Deafness has long been interpreted, incorrectly, as total silence. As such, Deafness and music are also wrongly seen as things which are incompatible with one another. Everyday language such as “tone deaf” doesn’t help, nor does a lack of representation when it comes to deaf people in music and dance. However, Rose Ayling-Ellis may be about to challenge misconceptions on a major scale, as the first deaf contestant on Strictly Come Dancing.
Ayling-Ellis, who plays Frankie Lewis in EastEnders, has said that appearing on the show is: “exciting and a little bit scary … I hope I will do the deaf community proud and break down more barriers.”
One of those barriers is the idea that music – and indeed, dance – is just about sound. Deaf percussionist Evelyn Glennie, who plays the drums by sensing the vibrations, famously dispels that myth. As do I, by using timing and rhythm to guide me when I play instruments. In the world of dance, Chris Fonseca wowed the judges on BBC’s The Greatest Dancer, before going on to choreograph a group of deaf and hard of hearing dancers for a music video. Deaf people can do anything. And yet there is still more to do when it comes to challenging the attitudes that prevent us from entering certain industries, making Ayling-Ellis’s appearance on Strictly so significant.
Many disabled people argue that it is these societal barriers which disable us, as opposed to conditions themselves. As the disability equality charity Scope puts it: “Barriers can be physical, like buildings not having accessible toilets. Or they can be caused by people’s attitudes to difference, like assuming disabled people can’t do certain things.”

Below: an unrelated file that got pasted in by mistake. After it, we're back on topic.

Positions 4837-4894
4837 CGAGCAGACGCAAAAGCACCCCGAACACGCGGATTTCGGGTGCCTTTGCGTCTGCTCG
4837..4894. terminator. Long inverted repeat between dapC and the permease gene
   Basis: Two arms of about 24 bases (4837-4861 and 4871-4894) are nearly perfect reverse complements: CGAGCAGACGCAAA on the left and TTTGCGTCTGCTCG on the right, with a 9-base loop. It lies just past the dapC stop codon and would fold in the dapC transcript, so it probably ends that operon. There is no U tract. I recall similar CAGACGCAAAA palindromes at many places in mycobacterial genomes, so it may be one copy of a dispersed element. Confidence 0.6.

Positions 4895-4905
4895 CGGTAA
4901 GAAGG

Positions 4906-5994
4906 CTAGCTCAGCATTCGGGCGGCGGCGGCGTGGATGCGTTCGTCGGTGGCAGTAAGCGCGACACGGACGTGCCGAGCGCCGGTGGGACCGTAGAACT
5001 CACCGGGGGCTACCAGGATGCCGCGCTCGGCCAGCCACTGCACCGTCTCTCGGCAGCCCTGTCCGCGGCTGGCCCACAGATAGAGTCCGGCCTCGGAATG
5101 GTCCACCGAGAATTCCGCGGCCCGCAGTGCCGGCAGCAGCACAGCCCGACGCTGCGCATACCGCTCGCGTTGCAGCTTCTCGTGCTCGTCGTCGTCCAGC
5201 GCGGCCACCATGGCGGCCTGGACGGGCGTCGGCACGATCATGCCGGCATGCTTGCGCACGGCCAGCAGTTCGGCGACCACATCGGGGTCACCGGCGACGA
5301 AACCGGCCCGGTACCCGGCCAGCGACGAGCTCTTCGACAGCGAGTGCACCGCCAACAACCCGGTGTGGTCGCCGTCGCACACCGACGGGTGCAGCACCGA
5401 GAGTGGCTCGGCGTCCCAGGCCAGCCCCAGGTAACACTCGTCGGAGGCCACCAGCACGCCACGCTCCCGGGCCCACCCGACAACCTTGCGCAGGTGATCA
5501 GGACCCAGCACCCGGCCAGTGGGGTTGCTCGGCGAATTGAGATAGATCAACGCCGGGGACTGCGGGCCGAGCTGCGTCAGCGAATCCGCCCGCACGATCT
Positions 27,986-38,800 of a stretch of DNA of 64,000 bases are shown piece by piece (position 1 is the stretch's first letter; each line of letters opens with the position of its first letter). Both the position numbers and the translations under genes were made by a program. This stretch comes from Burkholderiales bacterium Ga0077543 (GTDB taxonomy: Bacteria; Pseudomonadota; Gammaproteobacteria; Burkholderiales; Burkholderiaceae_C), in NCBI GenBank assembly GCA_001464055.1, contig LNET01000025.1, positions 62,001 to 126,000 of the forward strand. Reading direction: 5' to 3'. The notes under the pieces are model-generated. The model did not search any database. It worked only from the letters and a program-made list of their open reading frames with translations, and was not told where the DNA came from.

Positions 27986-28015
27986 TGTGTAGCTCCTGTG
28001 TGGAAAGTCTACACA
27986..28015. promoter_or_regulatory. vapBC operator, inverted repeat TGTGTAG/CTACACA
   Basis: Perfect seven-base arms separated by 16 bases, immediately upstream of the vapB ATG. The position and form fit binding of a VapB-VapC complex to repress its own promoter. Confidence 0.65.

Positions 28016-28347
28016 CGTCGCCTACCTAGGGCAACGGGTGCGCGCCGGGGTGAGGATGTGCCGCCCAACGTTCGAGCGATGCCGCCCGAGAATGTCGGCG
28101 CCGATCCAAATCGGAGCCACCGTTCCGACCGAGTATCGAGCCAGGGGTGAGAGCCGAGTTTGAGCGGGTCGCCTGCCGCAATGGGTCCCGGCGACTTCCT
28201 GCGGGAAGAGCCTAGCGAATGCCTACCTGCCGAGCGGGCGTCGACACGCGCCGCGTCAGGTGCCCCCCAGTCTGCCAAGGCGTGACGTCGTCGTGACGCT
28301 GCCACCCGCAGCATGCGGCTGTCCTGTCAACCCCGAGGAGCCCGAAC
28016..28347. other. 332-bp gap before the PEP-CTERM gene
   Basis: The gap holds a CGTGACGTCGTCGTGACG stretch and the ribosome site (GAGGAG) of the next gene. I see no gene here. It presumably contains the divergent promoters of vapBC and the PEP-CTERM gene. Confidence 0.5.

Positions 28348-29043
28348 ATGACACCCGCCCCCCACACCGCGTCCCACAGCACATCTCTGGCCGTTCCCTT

We’ve already seen how Strictly can change attitudes, too. When YouTuber Joe Sugg – brother of Zoella – appeared on the show in 2018, a whole new audience was introduced to the world of online influencers. He won over the hearts of viewers, as he was voted all the way to the final. Since then, he’s had a starring role in the West End musical, Waitress. What’s not to say the same can happen with perceptions of deafness and disability?
However, we have to be clear that Ayling-Ellis being on Strictly is not incredible news “despite” her deafness. “Despite” frames deafness as the barrier, which is wrong for the reasons already stated. Our disabilities aren’t what we need to overcome in order to succeed, it’s non-disabled people being willing to make reasonable adjustments in order to level the playing field (and, in the context of Strictly, having good scores from the judges and winning over the public).
It is important, too, to bear in mind the term “inspiration porn”, coined by the late, great disability activist Stella Young. “I use the term porn deliberately, because they objectify one group of people for the benefit of another group of people,” she said. “So in this case, we’re objectifying disabled people for the benefit of nondisabled people. The purpose … is to inspire you [and] to motivate you.”
Let Ayling-Ellis inspire the next generation of deaf young people – and I have no doubt that she will – but don’t let her efforts inspire you as hearing people.
Instead, let them motivate you to take down the barriers stopping other deaf people from following her in her footsteps – perhaps rather literally.
Liam O’Dell is a deaf journalist and campaigner